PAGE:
The comprehensive report, “Advancing Diversity in Law Enforcement,” presents the findings of a joint research initiative by the DOJ and the EEOC launched in December 2015 to understand the barriers that undermine diversity in law enforcement and highlight “promising practices” to increase diversity. The report arrives amid an intensifying national conversation about race and policing, although it stresses that diversity also includes characteristics like sex, sexual orientation, religion, language ability, and life experience.

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EEOC Richmond office, Mexican Consulate tackle national origin bias

by Jayna Genti

As part of its multiyear Strategic Enforcement Plan, the Equal Employment Opportunity Commission (EEOC) has made protecting immigrant, migrant, and other vulnerable workers a national priority. Because it has found that “many of these workers are unable or afraid to assert their rights under federal law,” the EEOC has instituted outreach and education, particularly among Hispanic workers, with the goal of making them aware of their rights in the U.S. workforce, regardless of their work authorization status. EEOC-jpg

The most recent outreach efforts of the EEOC occurred last month when the EEOC’s Richmond Local Office and the Consulate of Mexico in Washington, D.C., pledged to work together to tackle discrimination in the workplace and its unique impact on Mexican nationals. Mexican Consul General Juan Carlos Mendoza Sánchez and Reuben Daniels, Jr., director of the EEOC’s Charlotte District Office, signed a memorandum of understanding (MOU) to establish an ongoing collaborative relationship between the EEOC and the Mexican Consulate.

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EEOC revises national origin discrimination guidance for changing workforce

by Arielle B. Sepulveda

The Equal Employment Opportunity Commission (EEOC) has released proposed enforcement guidance on national origin discrimination for public comment. Once finalized, the guidance will serve as a reference for agency staff when they investigate and litigate national origin discrimination claims as well as a resource for employers and employees on the law and the EEOC’s interpretation of it.  EEOC-jpg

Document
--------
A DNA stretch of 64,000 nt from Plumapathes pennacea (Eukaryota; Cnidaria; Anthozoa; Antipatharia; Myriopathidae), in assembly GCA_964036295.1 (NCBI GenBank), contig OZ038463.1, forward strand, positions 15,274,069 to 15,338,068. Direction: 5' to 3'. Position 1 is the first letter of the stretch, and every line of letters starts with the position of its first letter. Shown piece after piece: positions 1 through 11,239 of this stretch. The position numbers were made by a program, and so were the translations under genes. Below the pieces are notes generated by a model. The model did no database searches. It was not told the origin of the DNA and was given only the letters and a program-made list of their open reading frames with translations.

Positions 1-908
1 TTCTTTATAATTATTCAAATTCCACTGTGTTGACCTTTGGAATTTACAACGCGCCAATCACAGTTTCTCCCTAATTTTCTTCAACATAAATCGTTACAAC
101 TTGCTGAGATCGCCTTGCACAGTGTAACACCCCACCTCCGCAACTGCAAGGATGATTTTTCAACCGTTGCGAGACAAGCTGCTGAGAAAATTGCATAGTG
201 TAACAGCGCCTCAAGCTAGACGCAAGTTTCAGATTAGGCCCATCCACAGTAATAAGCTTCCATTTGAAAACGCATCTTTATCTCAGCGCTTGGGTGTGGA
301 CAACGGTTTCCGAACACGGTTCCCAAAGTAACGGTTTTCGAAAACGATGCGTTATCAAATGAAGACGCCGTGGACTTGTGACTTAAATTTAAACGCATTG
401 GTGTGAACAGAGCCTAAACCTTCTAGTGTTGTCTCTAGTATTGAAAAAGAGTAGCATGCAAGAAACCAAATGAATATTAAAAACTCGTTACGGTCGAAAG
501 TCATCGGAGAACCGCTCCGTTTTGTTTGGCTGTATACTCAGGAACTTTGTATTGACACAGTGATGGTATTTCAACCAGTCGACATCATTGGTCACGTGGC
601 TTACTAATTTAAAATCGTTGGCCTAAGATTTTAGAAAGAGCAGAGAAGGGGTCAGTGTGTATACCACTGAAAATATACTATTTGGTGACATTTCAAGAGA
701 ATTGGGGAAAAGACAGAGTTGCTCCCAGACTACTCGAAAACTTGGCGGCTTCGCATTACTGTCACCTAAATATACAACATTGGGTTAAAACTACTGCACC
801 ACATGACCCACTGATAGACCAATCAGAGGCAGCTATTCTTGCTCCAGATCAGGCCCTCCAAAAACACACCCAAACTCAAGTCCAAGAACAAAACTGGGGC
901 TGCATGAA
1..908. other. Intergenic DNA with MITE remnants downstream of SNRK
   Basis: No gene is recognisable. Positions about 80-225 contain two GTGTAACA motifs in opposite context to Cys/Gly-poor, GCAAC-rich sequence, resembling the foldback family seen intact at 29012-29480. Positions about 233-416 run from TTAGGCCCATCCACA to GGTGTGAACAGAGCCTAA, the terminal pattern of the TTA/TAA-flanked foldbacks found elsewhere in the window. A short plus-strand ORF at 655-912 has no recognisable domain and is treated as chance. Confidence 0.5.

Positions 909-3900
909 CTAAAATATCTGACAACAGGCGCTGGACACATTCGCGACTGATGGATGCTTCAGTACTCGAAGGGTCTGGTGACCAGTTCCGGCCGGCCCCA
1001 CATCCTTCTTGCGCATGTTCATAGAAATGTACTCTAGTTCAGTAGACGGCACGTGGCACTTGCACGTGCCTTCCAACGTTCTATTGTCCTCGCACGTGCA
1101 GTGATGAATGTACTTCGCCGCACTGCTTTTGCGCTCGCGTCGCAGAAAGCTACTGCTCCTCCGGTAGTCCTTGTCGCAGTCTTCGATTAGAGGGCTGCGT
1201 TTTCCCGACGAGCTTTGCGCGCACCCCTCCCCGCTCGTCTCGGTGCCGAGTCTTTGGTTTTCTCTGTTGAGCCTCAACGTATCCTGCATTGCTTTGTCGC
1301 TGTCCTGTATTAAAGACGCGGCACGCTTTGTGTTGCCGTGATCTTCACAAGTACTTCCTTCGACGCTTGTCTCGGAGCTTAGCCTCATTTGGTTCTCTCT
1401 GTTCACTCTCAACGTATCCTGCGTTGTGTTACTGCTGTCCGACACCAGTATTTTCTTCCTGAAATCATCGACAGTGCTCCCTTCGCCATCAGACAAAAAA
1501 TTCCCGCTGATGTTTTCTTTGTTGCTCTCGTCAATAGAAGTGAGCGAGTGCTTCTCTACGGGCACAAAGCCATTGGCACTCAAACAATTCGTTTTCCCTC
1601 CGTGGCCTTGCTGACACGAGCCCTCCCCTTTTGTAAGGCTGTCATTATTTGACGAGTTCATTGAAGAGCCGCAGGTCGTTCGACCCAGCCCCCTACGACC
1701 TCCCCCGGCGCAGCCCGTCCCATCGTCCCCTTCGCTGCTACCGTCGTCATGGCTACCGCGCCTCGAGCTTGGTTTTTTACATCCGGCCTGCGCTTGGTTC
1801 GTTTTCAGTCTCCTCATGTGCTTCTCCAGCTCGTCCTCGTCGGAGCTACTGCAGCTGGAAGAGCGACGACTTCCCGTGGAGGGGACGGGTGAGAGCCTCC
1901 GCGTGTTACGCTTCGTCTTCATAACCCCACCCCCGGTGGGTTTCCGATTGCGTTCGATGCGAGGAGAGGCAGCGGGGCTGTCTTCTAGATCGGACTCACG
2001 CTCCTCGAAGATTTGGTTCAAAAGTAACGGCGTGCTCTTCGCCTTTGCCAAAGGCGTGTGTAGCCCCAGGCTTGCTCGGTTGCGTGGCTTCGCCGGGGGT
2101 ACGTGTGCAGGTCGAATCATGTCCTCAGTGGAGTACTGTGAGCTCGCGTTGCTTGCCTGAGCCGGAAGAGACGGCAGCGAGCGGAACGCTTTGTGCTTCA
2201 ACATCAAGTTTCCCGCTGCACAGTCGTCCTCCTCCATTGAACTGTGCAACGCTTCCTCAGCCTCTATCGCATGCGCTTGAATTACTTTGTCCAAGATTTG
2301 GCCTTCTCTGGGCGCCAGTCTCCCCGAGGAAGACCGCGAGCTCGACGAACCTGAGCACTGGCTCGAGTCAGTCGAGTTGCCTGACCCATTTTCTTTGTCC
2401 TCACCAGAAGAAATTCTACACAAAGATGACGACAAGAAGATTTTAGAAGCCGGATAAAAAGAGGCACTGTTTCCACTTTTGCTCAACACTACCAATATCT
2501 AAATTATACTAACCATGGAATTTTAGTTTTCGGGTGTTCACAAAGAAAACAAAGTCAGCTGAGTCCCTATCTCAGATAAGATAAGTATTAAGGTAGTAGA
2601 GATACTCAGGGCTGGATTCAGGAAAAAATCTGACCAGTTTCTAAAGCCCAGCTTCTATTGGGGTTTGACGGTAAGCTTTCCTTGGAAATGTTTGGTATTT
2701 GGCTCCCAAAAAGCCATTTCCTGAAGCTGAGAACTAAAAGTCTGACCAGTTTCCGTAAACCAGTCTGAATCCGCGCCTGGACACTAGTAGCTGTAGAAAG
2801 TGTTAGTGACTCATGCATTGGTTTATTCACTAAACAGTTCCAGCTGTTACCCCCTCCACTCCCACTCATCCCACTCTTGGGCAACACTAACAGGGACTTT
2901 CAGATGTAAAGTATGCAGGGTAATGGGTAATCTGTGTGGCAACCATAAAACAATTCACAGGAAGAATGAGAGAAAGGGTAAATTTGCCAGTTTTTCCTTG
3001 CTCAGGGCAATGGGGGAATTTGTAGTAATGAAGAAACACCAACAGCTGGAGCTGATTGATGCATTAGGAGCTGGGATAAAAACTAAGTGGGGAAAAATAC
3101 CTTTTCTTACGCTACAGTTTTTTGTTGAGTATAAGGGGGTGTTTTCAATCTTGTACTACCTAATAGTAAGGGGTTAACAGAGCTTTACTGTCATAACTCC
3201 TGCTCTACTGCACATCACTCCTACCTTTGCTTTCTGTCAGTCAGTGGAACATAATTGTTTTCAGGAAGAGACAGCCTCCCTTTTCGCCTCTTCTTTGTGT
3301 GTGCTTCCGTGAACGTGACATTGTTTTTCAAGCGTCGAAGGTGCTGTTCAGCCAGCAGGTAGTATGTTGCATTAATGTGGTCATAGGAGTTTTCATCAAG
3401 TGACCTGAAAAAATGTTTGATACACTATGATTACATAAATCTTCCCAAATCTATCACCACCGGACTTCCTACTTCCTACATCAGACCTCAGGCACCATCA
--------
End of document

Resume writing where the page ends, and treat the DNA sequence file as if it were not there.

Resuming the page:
Basics of national origin discrimination

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Preventing discrimination against Muslim and Middle Eastern workers

by Anna C. Lukeman

In the wake of recent terrorist attacks in Paris and San Bernardino, the Equal Employment Opportunity Commission (EEOC) has warned employers to be proactive and take measures against discrimination aimed at those who are or are perceived to be either Muslim or Middle Eastern.  Middle eastern people having a business meeting at office

In her statement to address this issue, EEOC Chair Jenny R. Yang said, “America was founded on the principle of religious freedom. As a nation, we must continue to seek the fair treatment of all, even as we grapple with the concerns raised by the recent terrorist attacks. When people come to work and are unfairly harassed or otherwise targeted based on their religion or national origin, it undermines our shared and longstanding values of tolerance and equality for all.”

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EEOC issues new guidance on leave of absence and ADA accommodations

by Paige Hoster Good

On May 9, 2016, the Equal Employment Opportunity Commission (EEOC) issued a new guidance document addressing the intersection of employer-provided leave of absence and the Americans with Disabilities Act (ADA). This document doesn’t create any new EEOC agency policy or propose any new law. Rather, it consolidates current guidance on the ADA, employer leave policies, reasonable accommodations, the interactive process, undue hardship, and other relevant subtopics.  EEOC-jpg

It appears the motivation behind this document stems from the overall rise in disability-related charges of discrimination filed with the EEOC, which increased over six percent from fiscal year 2014 to 2015. Moreover, recent charges received by the EEOC indicate employers may not know they should consider modification of leave policies as a reasonable accommodation of an employee’s disability.